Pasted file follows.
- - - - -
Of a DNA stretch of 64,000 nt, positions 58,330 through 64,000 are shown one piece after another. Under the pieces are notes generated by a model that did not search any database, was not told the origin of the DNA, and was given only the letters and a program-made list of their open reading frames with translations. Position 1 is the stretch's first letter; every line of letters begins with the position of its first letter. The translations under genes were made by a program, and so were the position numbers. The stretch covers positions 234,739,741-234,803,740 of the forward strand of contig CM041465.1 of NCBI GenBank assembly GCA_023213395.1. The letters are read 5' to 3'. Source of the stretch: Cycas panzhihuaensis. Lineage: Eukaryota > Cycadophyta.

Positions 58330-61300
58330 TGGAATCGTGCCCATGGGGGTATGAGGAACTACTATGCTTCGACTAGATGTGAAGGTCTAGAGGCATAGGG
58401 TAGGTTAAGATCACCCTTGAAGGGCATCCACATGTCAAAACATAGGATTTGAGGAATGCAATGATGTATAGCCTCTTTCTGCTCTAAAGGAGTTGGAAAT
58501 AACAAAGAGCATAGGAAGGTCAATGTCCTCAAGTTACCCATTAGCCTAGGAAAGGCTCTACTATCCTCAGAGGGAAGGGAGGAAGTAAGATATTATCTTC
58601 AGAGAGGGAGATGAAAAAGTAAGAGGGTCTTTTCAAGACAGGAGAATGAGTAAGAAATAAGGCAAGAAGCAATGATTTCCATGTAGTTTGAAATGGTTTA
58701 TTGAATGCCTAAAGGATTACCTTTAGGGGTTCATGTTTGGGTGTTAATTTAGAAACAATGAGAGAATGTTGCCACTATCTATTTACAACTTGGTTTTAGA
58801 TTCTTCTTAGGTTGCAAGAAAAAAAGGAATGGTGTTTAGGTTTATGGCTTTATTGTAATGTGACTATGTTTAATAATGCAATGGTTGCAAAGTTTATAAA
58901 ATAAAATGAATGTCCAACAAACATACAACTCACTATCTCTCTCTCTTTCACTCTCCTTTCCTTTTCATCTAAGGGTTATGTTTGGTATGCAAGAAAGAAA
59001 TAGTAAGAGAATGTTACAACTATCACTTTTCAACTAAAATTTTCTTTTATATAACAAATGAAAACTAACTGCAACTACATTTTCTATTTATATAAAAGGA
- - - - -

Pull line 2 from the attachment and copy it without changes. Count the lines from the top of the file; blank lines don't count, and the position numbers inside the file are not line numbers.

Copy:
Positions 58330-61300